I should probably also point out the character from the title of the manga named Dororo is a young thief girl that follows you around claiming she will one day steal her ultimate prize... your arm blades. In the book it's only hinted at that Dororo is a girl pretending to be a boy, but in this game she is played as a girl from the start. The enthusiastic, but annoying voice actress doesn't even try to hide it, and the character model kinda just looks like a girl. That's actually a very nice thing about this game. The environments are mostly fine, but the character models and mo-capped animation is all very good. The voice acting is... well, it is what it is, but it doesn't detract from how cool the rest of the game is.
Dororo can be commanded with the circle button, hold it down and she can be told to fight, defend, follow or search for secrets. I nearly always had her set to attack as she has some pretty damaging kicks and punches and can really help out with some of the harder bosses. If she dies she just disappears for about thirty seconds and then gets right back into the fight. This means she is never a burden and is quite often a huge help. Occasionally the story will jump back and forth between the two characters as they're off doing separate things, communicating via a convenient psychic link. Sometimes you get to control Dororo as she follows a suspicious person or crawls around in underground tunnels while Hyakkimaru is running around town slicing demons in half. I really like the change of pace with Dororo, she has more platforming and puzzley stuff to do, but she can still hold her own against most enemy types.
As you progress through the game you will come across and kill some of the demons that have your body parts. This is something I absolutely love about the game. The first twenty minutes of the game are strangely in black and white (The tutorial does its best to keep telling you your TV isn't broken), but killing the first boss means you regain your right eye turning the game into colour. There's a lot of nice touches like this. Getting your nerve system back means you can feel pain again, so now the vibration in the controller works, you gained a leg, now you can dash etc. A lot of the body parts are just stat boosts, but it's always nice to feel like you have gained a meaningful part of your body back.
Most chapters will only let you defeat some of the unique, named demons first time through. Some storyline, some in hidden corners of the map. A few of them require you to return to the level after finishing the chapter and fulfil certain requirements like smashing all of the rocks in a area, cutting down a tree or fighting 40 little monsters. Some of the tougher enemies will only turn up after finishing a certain chapter later on in the game. They can often be really tricky as they are only weak to a specific sword-type or attack. A lot of the demons have unique designs and attacks you don't see anywhere else in the game. It's kinda cool that there are a ton of optional bosses that you may never see or find. The only way to unlock the final chapter and boss for the true ending is to regain 47 of your body parts. This is easier said than done, but the final chapter is very much worth seeing.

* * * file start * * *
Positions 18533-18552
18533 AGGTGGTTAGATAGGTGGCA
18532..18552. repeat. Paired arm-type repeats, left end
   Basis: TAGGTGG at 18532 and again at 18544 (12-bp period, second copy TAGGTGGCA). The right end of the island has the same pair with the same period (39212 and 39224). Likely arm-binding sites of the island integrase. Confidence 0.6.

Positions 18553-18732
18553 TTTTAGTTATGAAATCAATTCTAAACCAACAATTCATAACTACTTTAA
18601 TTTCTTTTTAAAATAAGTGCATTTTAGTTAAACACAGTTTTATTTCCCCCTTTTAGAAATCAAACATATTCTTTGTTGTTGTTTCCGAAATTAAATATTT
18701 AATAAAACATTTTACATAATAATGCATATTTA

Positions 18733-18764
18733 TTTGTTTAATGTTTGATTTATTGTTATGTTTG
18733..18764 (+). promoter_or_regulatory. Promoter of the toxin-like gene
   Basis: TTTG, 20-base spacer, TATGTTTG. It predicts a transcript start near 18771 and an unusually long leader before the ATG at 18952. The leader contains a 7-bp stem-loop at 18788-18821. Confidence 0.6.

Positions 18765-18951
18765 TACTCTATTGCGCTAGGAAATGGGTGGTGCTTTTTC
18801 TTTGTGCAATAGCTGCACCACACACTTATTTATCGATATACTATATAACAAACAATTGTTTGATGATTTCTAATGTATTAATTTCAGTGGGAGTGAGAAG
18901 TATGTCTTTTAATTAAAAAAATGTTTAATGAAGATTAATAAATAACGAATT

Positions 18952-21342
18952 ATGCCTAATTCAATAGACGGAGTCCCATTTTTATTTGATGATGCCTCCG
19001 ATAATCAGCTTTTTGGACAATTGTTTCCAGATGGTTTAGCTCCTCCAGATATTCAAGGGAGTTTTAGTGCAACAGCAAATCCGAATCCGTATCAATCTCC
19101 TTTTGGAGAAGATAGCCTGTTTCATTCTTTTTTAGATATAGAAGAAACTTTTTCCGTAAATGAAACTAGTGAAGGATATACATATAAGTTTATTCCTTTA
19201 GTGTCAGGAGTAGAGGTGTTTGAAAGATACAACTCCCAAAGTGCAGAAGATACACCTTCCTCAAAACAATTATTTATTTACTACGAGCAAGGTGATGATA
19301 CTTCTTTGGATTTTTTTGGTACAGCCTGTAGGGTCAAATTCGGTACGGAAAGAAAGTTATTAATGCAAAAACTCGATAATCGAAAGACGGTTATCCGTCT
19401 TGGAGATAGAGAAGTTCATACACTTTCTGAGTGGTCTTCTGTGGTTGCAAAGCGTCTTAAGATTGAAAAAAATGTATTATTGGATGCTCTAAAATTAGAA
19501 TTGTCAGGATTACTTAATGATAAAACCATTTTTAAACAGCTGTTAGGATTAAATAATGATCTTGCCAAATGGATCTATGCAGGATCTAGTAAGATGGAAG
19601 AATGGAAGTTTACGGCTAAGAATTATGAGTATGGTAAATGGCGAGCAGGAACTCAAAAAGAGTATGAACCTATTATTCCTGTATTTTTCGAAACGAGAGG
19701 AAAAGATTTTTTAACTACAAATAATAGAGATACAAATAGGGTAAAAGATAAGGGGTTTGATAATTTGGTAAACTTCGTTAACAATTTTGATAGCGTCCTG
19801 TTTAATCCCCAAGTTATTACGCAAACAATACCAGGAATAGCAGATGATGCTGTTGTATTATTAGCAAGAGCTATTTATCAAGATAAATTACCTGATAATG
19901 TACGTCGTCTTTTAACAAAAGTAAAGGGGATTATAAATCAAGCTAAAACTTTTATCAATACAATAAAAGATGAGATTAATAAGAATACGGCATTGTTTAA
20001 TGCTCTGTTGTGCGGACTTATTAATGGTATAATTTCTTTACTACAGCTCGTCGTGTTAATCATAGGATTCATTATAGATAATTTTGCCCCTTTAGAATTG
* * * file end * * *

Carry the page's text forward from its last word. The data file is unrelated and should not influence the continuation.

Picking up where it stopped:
I feel like normally I would just make fun of ridiculous story points and annoying design. Blood Will Tell has it's fair share of frustrations and "Oh, video game." moments, and Dororo is possibly one of the most punchable characters to ever appear in a video game. There's something about the way this game is designed. It's both familiar and completely unique. It has good controls and tons of stuff to do or ignore. Even if the story is incredibly simplistic and the voice acting isn't of the highest standard, the tales that are told are interesting and make you want to see what's coming next be it a giant demon fox or an evil mountain that needs to be destroyed. Yeah, you have to fight a whole mountain in this game.
If I'd have played Blood Will Tell back when it came out I'd probably be gushing about it on forums any chance I could. It's not often these "hidden gem" games live up to the amount of love their passionate supporters give them, but this is truly one of the best PS2 games I have ever played. If you have any interest in quirky samurai stories or interesting action games and can look past some of the bullshit that comes bundled with these older titles I strongly urge you to give this a try.
Soooo. Sonic Team have made some bad games, this is probably a huge shock to anyone reading this, but what you should have come away with from reading this is that Blood Will Tell is a fantastic game and you should probably play it. I've just finished The Book of Human Insects another Tezuka book from 1970. It's full of sex, murder and identity theft. It's kinda brilliant if you can look past some of its more dated elements. I've also started on the Dororo book.(1967) Man, that thing is like a billion pages big. It's really surprising how faithful the game is to the book though, even down to some very small details. The manga despite its cute, cartoony-ness is way more bloody than the game though.